Poll: Majority Approves of Gene Editing to Improve Health, But Not Intelligence of Unborn Babies
A recently released Pew Research survey has found that Americans’ views about gene editing are more nuanced than previously thought. Pew reports Americans are more in favor of it now than they used to be, provided it’s to treat diseases. “About seven-in-ten Americans say that changing an unborn baby’s genetic characteristics to treat a serious disease or condition that the baby would have at birth is an appropriate use of medical technology,” part of the report reads. About a quarter of those surveyed said that would be “taking technology too far.”
A smaller share of Americans polled said gene editing to reduce a baby’s risk of developing a serious disease or condition over their lifetime is appropriate, and only 19 percent of Americans say they would be okay with using gene editing to make a baby more intelligent. As one might suspect, opinions on gene editing vary by background. People who were highly religious were more opposed to it, particularly if it was used only to make babies more intelligent.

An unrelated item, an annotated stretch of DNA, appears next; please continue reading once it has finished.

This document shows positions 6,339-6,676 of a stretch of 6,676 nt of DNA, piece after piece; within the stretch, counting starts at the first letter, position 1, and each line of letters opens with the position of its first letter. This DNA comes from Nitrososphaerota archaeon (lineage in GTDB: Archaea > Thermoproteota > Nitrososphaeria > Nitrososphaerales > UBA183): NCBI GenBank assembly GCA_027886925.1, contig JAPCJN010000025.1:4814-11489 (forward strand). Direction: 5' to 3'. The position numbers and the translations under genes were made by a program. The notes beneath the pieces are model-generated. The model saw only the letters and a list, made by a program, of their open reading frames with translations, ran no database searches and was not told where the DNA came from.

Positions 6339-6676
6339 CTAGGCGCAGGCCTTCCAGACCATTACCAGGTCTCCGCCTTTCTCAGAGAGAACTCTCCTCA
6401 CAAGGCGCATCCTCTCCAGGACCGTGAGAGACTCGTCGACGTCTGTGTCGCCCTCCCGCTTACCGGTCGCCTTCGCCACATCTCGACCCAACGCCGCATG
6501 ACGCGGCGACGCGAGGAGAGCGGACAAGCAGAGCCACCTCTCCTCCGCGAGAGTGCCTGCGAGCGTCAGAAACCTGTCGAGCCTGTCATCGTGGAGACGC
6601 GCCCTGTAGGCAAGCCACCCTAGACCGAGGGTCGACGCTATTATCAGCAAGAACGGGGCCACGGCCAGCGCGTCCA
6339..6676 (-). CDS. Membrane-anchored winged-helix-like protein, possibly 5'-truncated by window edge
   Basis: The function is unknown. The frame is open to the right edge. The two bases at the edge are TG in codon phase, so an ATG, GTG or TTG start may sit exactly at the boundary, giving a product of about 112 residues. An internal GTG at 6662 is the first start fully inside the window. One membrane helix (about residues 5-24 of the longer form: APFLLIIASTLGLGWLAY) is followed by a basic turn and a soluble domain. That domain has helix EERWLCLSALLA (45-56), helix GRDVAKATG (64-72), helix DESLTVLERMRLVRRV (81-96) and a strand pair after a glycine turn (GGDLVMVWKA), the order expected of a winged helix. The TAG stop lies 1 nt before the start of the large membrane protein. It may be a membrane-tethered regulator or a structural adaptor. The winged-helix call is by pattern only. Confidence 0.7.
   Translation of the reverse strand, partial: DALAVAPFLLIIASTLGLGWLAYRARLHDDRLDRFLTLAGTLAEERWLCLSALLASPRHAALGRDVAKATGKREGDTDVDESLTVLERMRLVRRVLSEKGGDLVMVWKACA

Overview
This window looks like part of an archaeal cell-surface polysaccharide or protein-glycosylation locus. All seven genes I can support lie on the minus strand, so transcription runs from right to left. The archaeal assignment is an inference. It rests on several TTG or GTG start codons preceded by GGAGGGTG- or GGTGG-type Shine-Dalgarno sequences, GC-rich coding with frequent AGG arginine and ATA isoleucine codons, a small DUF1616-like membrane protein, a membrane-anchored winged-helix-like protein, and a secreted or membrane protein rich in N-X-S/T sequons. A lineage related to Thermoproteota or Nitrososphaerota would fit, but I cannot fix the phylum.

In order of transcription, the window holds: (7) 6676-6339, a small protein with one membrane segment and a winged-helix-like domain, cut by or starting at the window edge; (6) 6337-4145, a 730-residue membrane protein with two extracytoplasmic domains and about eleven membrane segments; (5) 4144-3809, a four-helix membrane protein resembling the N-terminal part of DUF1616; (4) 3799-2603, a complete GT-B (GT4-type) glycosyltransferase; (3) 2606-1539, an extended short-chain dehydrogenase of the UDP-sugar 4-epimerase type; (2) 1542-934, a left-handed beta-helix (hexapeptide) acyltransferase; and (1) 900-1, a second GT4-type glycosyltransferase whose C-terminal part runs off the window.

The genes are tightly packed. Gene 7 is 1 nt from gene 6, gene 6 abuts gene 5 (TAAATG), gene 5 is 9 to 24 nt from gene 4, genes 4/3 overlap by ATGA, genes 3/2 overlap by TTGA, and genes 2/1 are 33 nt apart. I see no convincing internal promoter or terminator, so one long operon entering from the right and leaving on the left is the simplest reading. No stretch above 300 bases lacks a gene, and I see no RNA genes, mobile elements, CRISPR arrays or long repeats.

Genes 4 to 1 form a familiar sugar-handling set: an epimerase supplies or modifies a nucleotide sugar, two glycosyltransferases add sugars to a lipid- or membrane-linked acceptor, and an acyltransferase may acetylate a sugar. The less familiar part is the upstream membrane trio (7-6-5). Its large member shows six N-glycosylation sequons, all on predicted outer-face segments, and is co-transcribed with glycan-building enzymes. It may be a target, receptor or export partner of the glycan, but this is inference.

For decades, gene editing was a thing of science fiction. But now with the development of CRISPR, an acronym describing gene splicing technology, it has become a reality. With it, public opinion has shifted as technology has improved and made it possible. Wired reports that Chinese scientists are pushing CRISPR-based tools “toward human therapies the fastest” and they “have used a cutting-edge Crispr technique, known as base editing, to repair a disease-causing mutation in viable human embryos.” Recently at the United Kingdom’s Nuffield Council on Bioethics, officials said genome editing could be “ethically acceptable in some circumstances.”
While it’s surprising and somewhat of a relief that many Americans aren’t just jumping on board the gene editing train, the tools, which are almost advancing as fast as the mind can imagine, may make discernment harder in the future. Another caution with CRISPR is the amount of testing that uses viable embryos. Embryos have all the DNA necessary to become a human life. Some scientists might say it’s just collateral damage in the quest to cure diseases before they even affect babies, but embryos too should be protected human lives and handled with care. Still, it’s a positive sign in terms of bioethics, that Americans are hesitant to utilize the latest in scientific technology to play God.